Given any integers a, b, c and any prime p not a divisor of ab, prove that $\displaystyle ax^2+by^2\equiv c\ (mod\ p)$ is solvable.
I can only prove this by quoting a theorem from a recent research paper. However, the theorem is not that hard. Essentially the same result seems to have been proved a long time ago, in this 1893 article by J C Fields (after whom the Fields Medal is named).
If c is a multiple of p then we can take x = y = 0. So we can assume that $\displaystyle c\in\mathbb{Z}_p^*$ (the multiplicative group of nonzero residues mod p). Also, the result is easy to prove in the case p=2. So assume that p is an odd prime.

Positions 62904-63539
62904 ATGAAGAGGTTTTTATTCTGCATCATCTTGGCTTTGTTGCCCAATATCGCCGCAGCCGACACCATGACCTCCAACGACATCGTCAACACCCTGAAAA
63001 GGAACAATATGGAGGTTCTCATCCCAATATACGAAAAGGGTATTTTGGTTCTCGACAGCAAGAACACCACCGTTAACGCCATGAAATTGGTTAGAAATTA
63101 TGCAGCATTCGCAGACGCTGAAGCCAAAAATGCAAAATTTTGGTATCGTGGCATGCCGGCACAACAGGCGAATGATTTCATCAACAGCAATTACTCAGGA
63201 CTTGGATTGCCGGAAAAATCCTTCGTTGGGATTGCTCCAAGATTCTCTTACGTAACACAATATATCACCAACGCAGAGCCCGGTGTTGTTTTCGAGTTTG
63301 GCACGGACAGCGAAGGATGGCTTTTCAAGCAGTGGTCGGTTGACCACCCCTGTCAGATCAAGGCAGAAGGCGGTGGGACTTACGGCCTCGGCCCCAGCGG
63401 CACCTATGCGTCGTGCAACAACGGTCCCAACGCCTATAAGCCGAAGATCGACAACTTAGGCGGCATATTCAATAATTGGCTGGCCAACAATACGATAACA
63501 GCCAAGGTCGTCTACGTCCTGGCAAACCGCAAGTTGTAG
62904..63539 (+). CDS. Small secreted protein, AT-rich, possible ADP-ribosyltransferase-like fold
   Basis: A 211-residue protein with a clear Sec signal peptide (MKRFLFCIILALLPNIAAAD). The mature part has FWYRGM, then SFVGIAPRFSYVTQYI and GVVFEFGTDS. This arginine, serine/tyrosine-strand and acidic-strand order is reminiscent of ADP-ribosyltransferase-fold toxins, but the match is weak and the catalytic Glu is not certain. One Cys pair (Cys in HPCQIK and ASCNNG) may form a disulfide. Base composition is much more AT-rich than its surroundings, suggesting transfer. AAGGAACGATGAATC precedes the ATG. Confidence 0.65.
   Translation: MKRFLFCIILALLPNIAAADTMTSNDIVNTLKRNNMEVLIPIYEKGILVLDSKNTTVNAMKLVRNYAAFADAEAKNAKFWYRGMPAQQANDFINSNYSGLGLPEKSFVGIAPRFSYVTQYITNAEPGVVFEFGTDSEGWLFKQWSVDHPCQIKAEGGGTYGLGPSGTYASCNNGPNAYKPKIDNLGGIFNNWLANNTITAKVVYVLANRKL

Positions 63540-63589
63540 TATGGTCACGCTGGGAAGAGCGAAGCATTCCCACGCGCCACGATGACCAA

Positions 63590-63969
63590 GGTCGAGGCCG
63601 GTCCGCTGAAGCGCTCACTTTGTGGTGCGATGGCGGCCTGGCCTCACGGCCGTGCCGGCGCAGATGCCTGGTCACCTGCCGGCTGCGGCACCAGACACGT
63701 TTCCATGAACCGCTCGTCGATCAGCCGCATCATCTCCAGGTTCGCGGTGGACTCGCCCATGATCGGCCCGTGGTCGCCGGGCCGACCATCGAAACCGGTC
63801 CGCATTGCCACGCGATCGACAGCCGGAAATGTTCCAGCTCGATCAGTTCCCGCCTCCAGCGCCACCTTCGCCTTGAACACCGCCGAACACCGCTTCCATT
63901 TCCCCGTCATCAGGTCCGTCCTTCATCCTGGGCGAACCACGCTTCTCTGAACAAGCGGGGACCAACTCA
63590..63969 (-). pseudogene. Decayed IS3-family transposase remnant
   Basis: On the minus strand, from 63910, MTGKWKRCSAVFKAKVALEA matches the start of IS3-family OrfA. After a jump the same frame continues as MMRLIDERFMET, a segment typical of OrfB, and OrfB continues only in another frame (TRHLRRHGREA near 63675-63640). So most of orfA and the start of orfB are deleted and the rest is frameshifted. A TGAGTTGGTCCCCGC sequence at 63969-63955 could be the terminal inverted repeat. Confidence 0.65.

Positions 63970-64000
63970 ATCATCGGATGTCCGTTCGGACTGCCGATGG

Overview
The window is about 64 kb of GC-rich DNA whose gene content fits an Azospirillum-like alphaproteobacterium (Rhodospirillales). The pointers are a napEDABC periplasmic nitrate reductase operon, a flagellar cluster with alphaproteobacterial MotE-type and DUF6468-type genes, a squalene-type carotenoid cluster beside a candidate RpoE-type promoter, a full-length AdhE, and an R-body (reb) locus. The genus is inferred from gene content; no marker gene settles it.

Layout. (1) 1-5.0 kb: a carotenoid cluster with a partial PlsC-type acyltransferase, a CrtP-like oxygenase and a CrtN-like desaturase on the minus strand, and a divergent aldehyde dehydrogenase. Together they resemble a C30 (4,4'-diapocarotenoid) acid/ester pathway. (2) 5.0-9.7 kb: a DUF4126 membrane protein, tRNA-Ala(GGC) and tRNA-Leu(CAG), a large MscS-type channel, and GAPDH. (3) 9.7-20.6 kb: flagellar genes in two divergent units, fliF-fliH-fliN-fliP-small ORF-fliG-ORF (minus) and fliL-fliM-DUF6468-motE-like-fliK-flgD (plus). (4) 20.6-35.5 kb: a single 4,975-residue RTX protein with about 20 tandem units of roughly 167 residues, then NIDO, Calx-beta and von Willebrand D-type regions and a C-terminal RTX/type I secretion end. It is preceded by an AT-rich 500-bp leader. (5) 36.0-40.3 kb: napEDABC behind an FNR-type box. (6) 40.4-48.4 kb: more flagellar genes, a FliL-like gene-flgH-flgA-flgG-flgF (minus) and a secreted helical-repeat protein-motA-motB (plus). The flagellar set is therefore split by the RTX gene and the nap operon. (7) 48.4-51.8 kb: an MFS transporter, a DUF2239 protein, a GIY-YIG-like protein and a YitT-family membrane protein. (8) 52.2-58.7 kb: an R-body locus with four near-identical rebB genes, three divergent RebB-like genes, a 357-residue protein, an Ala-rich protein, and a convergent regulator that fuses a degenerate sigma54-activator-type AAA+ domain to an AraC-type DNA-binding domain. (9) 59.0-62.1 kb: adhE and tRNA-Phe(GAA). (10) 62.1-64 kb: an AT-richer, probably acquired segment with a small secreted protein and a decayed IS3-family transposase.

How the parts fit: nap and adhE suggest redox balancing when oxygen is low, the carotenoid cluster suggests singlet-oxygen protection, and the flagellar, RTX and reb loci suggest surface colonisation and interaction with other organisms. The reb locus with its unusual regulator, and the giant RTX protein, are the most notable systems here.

Let R be the set of quadratic residues mod p, and let N be the set of quadratic non-residues. According to Theorem 2.1 in this paper (pdf file), every element of $\displaystyle \mathbb{Z}_p^*$ belongs to each of the three sets R+R, R+N and N+N. But R is a subgroup of $\displaystyle \mathbb{Z}_p^*$. Its cosets are R and N. The sets$\displaystyle \{ax^2:x\in\mathbb{Z}_p^*\}$ and $\displaystyle \{by^2:y\in\mathbb{Z}_p^*\}$ are also cosets of R. Thus the set $\displaystyle \{ax^2 +by^2:x,y\in\mathbb{Z}_p^*\}$ is equal to one of the sets R+R, R+N or N+N, and therefore contains c.